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Updated June 10th, 2021 at 14:39 IST

NASA partners with ocean research body to map and protect coral reefs

NASA has entered a Space Act Agreement with the Living Oceans Foundation, giving the NeMO-Net team access to data from the Global Reef Expedition.

Zaini Majeed
NASA
IMAGE: NASA/KSLOF/Unsplash | Image:self
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NASA’s Ames Research Center in California’s Silicon Valley partnered with Khaled bin Sultan Living Oceans Foundation (KSLOF) to expand the efforts to map the planet’s most unique and oldest life forms—coral reefs. The heath of the coral is vital for the marine ecosystem and the sea creatures, however, the coral reefs are dying out at an unprecedented rate and thus, it is integral to map them to prevent deterioration.

NASA’s NeMO-Net, or the Neural Multi-Modal Observation and Training Network project has been on a mission to map and track the health of the world’s coral reefs with the help of tens of thousands of citizen scientists. The living oceans foundation based in Annapolis, Maryland, collaborated with the space agency to provide extensive high-resolution data about reefs and expand NASA’s coral mapping capabilities even further.

An associate scientist at the Bermuda Institute of Ocean Sciences and CORAL project Principal Investigator, Eric Hochberg had informed that the "state of the art for collecting coral reef data is scuba diving with a tape measure. It's analogous to looking at a few trees and then trying to say what the forest is doing."

[Credit: NASA/KSLOF]

In a news release on June 9, NASA explained that it entered a Space Act Agreement with the Living Oceans Foundation, giving the NeMO-Net team access to data from the Global Reef Expedition, one of the largest surveys of corals ever done. The 10-year research mission aims to travel across the globe and conduct surveying and mapping one-fifth of the world’s coral reefs, in order to effectively address the coral reef crisis. With the help of the foundation, NASA plans to generate a massive dataset in conjunction with the neural network and the Pleiades supercomputer at Ames that powers NeMO-Net.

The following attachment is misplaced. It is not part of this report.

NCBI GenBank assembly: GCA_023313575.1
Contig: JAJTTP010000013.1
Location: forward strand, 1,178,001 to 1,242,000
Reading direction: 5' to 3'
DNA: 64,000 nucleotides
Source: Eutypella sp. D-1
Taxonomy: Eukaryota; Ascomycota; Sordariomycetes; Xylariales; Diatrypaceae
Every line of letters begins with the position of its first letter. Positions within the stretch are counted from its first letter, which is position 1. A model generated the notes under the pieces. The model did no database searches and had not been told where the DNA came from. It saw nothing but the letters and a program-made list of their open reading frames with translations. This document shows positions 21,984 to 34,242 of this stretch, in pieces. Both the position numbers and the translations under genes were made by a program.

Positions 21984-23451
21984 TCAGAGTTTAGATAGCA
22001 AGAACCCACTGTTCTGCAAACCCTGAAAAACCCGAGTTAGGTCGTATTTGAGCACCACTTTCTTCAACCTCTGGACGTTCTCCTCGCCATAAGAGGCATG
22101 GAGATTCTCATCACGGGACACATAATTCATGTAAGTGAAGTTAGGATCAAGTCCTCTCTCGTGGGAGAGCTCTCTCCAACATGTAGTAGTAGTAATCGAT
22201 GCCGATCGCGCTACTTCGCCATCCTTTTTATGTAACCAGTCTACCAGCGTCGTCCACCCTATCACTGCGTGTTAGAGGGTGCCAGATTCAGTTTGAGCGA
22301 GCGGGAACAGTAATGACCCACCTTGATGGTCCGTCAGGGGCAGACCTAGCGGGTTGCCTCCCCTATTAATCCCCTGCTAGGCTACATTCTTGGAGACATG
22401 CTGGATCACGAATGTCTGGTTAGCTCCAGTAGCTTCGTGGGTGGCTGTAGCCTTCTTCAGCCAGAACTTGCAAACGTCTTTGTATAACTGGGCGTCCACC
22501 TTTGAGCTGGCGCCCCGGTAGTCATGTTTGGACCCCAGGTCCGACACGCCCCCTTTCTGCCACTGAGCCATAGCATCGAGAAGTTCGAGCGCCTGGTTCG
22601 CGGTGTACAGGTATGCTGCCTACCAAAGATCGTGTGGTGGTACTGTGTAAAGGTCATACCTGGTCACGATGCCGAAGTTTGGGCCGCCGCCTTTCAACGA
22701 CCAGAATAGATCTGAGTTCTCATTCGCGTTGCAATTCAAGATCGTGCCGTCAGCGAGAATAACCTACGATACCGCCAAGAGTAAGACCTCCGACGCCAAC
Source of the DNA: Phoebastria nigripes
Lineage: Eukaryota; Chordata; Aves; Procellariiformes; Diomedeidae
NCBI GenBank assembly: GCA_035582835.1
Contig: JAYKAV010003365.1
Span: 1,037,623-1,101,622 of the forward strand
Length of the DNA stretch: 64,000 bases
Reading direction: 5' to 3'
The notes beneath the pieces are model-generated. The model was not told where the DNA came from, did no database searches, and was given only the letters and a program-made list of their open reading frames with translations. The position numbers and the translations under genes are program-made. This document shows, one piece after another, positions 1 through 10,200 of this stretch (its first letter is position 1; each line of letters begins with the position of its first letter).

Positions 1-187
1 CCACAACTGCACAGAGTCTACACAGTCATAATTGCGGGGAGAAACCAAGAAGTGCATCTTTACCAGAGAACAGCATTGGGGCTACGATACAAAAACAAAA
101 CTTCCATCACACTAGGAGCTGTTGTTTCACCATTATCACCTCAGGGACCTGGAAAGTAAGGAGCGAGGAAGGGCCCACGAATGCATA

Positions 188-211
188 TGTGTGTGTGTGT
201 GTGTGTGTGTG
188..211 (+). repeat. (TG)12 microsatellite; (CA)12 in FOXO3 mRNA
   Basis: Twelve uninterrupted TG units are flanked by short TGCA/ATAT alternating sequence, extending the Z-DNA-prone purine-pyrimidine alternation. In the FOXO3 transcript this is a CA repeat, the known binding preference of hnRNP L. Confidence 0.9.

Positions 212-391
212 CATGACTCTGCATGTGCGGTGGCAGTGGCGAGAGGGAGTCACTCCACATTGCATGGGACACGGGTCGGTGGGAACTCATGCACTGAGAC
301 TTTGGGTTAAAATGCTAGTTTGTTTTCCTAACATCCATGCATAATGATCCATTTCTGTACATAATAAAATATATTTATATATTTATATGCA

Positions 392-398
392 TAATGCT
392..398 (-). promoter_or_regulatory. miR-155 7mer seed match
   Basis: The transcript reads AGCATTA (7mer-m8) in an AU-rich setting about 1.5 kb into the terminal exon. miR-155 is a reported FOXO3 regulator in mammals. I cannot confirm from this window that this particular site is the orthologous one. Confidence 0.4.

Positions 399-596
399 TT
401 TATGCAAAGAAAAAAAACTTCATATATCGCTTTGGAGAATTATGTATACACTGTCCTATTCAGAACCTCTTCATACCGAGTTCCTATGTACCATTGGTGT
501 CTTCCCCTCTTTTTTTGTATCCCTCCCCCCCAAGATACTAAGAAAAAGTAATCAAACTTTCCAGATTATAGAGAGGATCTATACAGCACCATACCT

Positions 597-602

[Credit: NASA/KSLOF]

A three-year NASA field expedition to examine Earth’s coral reefs has already been underway for years. Under its extensive CORAL project—short for the “COral Reef Airborne Laboratory,” NASA scientists use advanced optical instrumentation to survey the condition of more of the world's coral reefs and understand more about the coral reefs ecology at global scales. 

CORAL deploys a special airborne instrument called the Portable Remote Imaging Spectrometer (PRISM), developed and managed at NASA's Jet Propulsion Laboratory (JPL). PRISM flies at an altitude of 28,000 feet above the coral reefs aboard a modified aircraft. Last year, NASA invited video gamers and citizen scientists to embark on virtual ocean research expeditions to help map coral reefs in an effort to better understand these threatened ecosystems.

[Scientists survey coral reefs on the Global Reef Expedition. Credit: The Khaled bin Sultan Living Oceans Foundation (KSLOF)/ NASA]

Rising water temperatures linked to climate change threaten the health and function of these fragile ecosystems, triggering events such as coral bleaching. Overfishing of key fish and invertebrate species and overharvesting of corals disrupt the natural systems, introducing invasive species and resulting in coral disease—NASA Science explains. 

NeMO-Net's maps to get more accurate

Coral reef ecosystems play a vital role in maintaining Earth’s marine biodiversity. The reefs protect shorelines from storms, provide food for millions of people and create both jobs and revenue in the tourism industry, NASA informed. “With this combination of tools and information, NeMO-Net's maps will become more accurate, giving researchers and environmental managers better information about what's happening to coral reefs,” the space administration explained. It added, that the data will enable NASA to protect the population of coral reefs that are at risk due to rising sea temperatures and other hazards, including overfishing, pollution, and coastal development. 

[Global Reef Expedition resulted in the creation of 65,000 square kilometers of high-resolution coral reef habitat maps. Credit: The Khaled bin Sultan Living Oceans Foundation (KSLOF)/ NASA]

"Reefs respond in complex ways to environmental stresses such as sea-level change, rising ocean temperatures, and pollution,” Hochberg had explained as NASA started the CORAL project. “We need accurate data across many whole reef ecosystems to develop an overarching, quantitative model that describes why and how reefs change in response to environmental changes.”

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Published June 10th, 2021 at 14:39 IST

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